Students at the Center Newsletter
Student-centered approaches to learning continue to gain momentum in the news and in the classroom. This month we bring you articles and resources that resonate across all three areas of the Students at the Center research: Learning Theory, Applying Student-centered Approaches, and Scaling Up Student-centered Approaches to Learning.
graphic_media In the News
Tips for Transitioning to Project-Based Learning
Kelsey Sheehy, USNews
Manor New Technology High School in Manor, Texas doesn't use textbooks or offer Advanced Placement classes. Instead, it relies 100% on project-based learning. Students complete 65 projects per year, each of which is aligned with state standards and taps into the local business community. Project-based learning is a powerful student-centered approach that improves student engagement and incorporates 21st-century skills such as critical thinking, collaboration, and problem solving. Taking the reader inside six other high schools widely regarded as exemplars of deep learning, Teachers at Work unpacks project-based learning and other teaching practices and school structures at the heart of student-centered learning. 

More Positive, Not Punitive, Classroom Management Tips (Part II)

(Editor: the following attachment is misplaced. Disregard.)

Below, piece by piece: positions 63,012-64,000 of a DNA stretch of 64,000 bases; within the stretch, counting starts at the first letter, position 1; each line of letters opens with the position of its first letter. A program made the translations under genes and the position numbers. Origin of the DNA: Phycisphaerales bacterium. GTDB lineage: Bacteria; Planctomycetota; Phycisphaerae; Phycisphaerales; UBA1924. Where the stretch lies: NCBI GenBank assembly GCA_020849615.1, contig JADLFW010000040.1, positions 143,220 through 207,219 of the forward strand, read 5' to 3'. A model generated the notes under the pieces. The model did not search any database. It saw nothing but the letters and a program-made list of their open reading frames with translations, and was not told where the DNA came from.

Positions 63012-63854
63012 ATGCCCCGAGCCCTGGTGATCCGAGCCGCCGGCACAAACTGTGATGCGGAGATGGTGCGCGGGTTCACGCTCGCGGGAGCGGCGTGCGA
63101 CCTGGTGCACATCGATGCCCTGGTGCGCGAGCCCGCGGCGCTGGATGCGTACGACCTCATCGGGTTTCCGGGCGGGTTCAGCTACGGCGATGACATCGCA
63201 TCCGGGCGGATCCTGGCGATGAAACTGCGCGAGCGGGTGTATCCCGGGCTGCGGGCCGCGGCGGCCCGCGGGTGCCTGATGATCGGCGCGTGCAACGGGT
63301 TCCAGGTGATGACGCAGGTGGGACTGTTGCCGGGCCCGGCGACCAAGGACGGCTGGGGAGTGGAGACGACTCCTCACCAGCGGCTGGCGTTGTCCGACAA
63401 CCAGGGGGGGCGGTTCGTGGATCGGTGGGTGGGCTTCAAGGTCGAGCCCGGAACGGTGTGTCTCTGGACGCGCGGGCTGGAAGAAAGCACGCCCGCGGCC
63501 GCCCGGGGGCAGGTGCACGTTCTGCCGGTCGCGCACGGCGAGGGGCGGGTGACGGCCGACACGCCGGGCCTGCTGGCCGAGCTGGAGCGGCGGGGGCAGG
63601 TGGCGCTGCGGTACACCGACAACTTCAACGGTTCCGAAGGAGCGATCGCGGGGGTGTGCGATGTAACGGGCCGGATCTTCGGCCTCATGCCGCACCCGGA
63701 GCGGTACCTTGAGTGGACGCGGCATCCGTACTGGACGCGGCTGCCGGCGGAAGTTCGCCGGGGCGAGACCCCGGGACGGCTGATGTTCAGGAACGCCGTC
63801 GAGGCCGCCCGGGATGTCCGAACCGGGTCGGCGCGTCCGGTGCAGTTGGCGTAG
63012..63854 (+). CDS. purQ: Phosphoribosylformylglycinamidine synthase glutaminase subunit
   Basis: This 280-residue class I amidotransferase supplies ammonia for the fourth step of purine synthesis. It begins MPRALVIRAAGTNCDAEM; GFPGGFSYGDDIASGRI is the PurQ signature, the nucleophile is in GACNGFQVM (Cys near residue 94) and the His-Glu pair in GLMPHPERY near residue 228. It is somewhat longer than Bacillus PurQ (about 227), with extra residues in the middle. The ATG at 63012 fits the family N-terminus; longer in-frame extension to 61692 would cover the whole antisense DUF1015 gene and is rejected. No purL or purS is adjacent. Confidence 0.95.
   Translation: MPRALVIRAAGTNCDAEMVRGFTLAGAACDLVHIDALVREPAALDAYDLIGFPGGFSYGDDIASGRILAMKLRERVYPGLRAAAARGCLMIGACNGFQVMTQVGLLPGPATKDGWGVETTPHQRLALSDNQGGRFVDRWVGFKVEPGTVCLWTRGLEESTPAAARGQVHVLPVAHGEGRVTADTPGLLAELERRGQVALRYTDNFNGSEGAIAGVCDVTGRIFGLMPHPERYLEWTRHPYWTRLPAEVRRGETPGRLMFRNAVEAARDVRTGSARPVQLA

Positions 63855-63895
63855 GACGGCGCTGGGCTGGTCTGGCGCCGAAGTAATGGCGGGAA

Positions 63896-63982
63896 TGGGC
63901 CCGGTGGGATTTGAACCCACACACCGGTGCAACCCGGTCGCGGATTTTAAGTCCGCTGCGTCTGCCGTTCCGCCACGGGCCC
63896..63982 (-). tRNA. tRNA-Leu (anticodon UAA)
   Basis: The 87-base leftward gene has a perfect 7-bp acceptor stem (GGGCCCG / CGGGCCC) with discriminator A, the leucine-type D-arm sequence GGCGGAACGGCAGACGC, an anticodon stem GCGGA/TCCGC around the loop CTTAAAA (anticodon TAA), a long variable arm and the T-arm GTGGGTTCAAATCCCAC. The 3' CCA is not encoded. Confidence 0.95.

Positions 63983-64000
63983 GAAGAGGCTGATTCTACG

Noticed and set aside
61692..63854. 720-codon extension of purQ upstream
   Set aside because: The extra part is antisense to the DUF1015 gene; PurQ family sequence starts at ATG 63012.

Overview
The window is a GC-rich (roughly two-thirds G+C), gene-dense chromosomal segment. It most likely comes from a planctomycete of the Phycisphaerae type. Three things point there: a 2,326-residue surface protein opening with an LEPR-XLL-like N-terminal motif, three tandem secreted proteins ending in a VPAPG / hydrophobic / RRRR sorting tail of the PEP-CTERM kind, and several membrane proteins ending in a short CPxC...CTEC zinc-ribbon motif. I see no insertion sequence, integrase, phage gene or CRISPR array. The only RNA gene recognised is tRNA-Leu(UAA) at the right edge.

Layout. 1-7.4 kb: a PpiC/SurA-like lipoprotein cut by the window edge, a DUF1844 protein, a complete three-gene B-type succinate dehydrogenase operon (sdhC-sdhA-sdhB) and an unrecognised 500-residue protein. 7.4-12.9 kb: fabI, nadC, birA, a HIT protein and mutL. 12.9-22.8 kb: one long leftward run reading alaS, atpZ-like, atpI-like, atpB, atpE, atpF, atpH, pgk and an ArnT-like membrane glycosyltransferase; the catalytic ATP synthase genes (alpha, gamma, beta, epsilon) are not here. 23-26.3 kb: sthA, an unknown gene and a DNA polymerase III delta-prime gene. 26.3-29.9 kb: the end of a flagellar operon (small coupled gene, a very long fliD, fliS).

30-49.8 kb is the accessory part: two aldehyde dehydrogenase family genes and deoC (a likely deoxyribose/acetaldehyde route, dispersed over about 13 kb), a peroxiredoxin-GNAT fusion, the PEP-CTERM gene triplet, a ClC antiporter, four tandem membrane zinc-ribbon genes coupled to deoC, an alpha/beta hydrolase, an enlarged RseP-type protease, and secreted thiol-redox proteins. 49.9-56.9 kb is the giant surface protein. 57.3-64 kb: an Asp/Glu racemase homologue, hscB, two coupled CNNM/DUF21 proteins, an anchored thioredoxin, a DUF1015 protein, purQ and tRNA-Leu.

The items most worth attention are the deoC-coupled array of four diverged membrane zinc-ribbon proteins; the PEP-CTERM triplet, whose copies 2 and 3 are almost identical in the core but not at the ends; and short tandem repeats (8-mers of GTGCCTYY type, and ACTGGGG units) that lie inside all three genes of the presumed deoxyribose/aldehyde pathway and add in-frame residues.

Larry Ferlazzo, Edutopia
You can never have too many positive, not punitive, classroom management strategies in your toolbox. This blog, along with Part I, offers six tactics for positive classroom management. Ferlazzo identifies the power of choice and ownership in the classroom. There are many things we can do in the classroom to help our students feel like they have power—for example, involving them in decisions on issues like seating or even room arrangement. Motivation, Engagement, and Student Voice authors synthesize research on achievement motivation, school engagement, and student voice, concluding that the more educators use student-centered approaches to reinforce student agency, the more motivation and engagement are likely to rise.

The Brain Science Behind Learning
Personalize Learning
This commentary delves deeper into the principles behind Students at the Center's Brainy Approaches to Learning infographic and explains how the brain science behind learning supports the concept of personalized learning. The infographic illustrates research from the report Mind, Brain, and Education that answers the questions: What does brain research tell us about how we learn and how learning, in turn, shapes the architecture of the brain? What is the connection between the stress of poverty and the impact of emotions on learning?

Moving Beyond Grouping
Clare Bertrand, Students at the Center
In the June 9 article, "Grouping Students by Ability Regains Favor in Classrooms," the New York Times reports that “ability grouping has re-emerged in classrooms all over the country” and cites increases in the percent of teachers grouping students by ability. In moving beyond grouping by using student-centered approaches to learning, educators can ensure that students feel empowered by their learning and not defined (and sometimes dismissed) because of their differences. 
graphic_papers Featured Students at the Center Products
Curricular Opportunities in the Digital Age: Universal Design for Learning Edition